Apple’s appetite for components reportedly limiting Nintendo’s production capacity for the Switch

A report suggests that Nintendo is being forced to limit its sales targets for the Switch game console due to component shortages in part created by Apple …


The WSJ reports that the games company has limited its sales target for the year to 10M, though it really wants to make double that.

Nintendo has told suppliers and assemblers it hopes to make nearly 20 million units of the Switch device in the year ending March 2018, people involved in the discussions said. Though the company’s official sales target for the year is 10 million, strong demand suggests it can sell many more—if it can make them.

The problem is an industrywide capacity shortage for components used in smartphones, computer servers and other digital devices. These include the NAND flash-memory chips that store data, liquid-crystal displays and the tiny motors that enable the Switch’s hand-held controllers to imitate the feel of an ice cube shaking in a glass.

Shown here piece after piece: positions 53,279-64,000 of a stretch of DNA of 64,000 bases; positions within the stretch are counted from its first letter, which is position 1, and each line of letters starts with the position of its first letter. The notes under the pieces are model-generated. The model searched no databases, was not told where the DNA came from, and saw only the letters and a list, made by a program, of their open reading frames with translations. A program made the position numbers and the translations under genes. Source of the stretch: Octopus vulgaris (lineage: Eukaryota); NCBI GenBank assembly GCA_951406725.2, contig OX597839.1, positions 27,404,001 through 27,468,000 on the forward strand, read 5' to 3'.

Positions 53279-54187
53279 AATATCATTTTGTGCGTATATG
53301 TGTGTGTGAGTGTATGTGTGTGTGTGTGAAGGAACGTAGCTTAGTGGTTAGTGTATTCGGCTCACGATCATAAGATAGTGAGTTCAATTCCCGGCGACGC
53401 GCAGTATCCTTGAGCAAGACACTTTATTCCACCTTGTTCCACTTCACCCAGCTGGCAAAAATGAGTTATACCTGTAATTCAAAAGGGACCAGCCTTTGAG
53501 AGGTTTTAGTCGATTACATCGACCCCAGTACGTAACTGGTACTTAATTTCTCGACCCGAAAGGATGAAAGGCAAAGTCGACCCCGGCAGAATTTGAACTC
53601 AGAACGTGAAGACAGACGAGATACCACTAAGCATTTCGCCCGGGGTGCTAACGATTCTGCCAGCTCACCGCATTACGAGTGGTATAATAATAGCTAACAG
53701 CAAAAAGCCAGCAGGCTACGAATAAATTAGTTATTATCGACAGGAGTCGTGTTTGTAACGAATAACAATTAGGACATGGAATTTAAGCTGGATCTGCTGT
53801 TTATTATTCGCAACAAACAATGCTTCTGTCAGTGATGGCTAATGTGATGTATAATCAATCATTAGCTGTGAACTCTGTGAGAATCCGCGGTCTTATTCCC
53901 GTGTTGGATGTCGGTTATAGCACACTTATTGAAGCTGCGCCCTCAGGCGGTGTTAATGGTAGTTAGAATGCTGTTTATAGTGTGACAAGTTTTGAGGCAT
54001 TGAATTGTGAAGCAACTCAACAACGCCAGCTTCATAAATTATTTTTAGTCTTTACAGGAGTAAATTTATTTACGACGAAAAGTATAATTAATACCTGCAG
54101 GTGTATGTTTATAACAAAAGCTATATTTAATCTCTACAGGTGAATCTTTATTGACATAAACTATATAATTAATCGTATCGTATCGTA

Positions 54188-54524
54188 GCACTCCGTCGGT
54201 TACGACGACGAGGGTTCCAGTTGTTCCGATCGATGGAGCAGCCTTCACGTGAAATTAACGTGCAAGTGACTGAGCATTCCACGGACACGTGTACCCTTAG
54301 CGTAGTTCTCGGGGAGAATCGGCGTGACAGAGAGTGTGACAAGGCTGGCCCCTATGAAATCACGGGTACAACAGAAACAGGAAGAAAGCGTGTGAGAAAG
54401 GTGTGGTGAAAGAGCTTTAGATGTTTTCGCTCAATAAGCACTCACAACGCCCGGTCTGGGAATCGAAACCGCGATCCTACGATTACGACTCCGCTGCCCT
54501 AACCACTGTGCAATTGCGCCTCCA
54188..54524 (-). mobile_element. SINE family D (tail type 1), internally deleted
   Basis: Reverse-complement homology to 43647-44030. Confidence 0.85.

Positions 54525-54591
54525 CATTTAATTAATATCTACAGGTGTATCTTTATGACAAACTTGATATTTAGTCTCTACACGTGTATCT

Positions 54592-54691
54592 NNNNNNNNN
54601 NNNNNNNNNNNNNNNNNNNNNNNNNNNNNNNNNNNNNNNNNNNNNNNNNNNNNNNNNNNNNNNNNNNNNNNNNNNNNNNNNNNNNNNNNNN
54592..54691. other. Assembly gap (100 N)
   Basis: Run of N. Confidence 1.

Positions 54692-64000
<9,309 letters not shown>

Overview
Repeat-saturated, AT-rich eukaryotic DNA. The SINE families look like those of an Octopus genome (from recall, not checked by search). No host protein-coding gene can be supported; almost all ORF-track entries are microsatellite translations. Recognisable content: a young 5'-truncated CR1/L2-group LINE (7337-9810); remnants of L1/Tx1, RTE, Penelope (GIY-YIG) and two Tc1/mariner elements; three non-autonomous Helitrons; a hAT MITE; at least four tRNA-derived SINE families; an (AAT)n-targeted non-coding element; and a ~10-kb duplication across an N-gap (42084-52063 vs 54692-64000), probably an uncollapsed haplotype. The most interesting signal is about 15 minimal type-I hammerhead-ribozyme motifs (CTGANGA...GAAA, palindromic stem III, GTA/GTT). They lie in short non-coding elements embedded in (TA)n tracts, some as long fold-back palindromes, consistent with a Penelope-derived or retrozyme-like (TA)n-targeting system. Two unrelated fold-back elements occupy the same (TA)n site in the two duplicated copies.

Flash memory manufacturer Toshiba says demand for its NAND chips is ‘overwhelmingly greater’ than supply due to demand from Apple and other smartphone manufacturers.

The Switch is a dual-purpose mobile and home game console in one. It was discovered back in March that the device can also function as a battery-pack for a MacBook, and that the controllers can also be used with a Mac.

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